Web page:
Kiss has reversed course and decided to hit the studio next year to record its first new album since 1998's "Psycho Circus." Guitarist Paul Stanley will produce.
In recent years, bassist Gene Simmons has been vocal about his lack of enthusiasm about making a new album, which he attributes to the state of the business.
"The record industry is in such a mess," he told Billboard in November 2007. "There is nothing in me that wants to go in there and do new music. How are you going to deliver it? How are you going to get paid for it if people can just get it for free?"
In 2006, Stanley told Billboard making a new Kiss album in the shadow of the band's classic repertoire would be a formidable challenge. "The fact is, [fans] may tolerate the new songs, but it's the old ones you want to hear," he said. "I think Jimmy Page and Robert Plant found that out. The [Rolling] Stones certainly know it. The Who certainly know it. So unless you're willing to go into the studio accepting that how your album will be received will never match your expectations, I'm not sure it's worth the effort."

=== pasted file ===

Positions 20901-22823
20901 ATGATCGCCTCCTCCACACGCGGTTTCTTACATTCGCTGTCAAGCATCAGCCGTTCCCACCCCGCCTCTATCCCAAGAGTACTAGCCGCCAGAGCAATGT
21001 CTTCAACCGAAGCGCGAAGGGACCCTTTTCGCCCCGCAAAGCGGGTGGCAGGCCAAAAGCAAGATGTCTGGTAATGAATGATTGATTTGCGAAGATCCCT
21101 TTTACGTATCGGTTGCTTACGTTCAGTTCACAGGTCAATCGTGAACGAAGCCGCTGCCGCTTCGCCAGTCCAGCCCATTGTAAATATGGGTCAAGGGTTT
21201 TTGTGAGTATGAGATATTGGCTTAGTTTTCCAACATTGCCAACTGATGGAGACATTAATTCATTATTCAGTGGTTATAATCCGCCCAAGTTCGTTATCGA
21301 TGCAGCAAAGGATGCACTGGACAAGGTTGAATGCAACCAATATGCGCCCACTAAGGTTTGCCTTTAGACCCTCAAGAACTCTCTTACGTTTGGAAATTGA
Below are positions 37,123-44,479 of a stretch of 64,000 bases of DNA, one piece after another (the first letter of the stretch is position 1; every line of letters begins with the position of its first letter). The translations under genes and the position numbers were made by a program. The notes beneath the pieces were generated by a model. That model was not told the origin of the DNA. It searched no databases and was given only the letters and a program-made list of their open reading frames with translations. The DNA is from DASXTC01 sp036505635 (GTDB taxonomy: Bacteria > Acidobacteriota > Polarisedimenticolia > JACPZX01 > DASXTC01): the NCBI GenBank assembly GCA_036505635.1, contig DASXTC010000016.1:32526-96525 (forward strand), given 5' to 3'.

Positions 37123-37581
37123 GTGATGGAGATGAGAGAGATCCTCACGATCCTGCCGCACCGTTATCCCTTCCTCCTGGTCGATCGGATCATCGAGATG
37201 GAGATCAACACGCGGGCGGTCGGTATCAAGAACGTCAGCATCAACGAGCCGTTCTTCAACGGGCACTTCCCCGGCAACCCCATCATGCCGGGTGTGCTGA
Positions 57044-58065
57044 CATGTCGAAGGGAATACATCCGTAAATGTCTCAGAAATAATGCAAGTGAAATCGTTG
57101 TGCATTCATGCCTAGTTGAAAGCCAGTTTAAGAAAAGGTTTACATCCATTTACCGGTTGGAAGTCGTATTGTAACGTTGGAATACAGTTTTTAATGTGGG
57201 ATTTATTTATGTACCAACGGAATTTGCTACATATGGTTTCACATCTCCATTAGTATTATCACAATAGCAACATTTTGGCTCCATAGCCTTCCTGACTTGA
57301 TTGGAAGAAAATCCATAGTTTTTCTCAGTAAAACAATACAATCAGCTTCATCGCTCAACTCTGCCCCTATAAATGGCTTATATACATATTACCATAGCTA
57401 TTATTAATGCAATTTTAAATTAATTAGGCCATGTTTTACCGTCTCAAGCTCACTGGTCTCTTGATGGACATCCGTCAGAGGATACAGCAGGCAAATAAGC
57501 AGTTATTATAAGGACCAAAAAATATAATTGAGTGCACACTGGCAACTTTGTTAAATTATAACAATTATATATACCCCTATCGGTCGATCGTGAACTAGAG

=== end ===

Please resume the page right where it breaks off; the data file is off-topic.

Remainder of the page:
Stanley admitted complete control would change his mind. "I would consider doing it if I could do it the way I wanted to do it," he explained, adding that his 2006 solo album "Live To Win" confirmed how he'd "like music to sound that I'm a part of. To do another Kiss album, I would not be willing to compromise my point of view perhaps as much as I have in recent years."
It's unknown how Kiss will distribute the album, which will feature original members Stanley and Simmons alongside guitarist Tommy Thayer and drummer Eric Singer.
Following its 35th anniversary tour, which primarily played Europe this summer, Kiss is expected to hit North America at some point in 2009.
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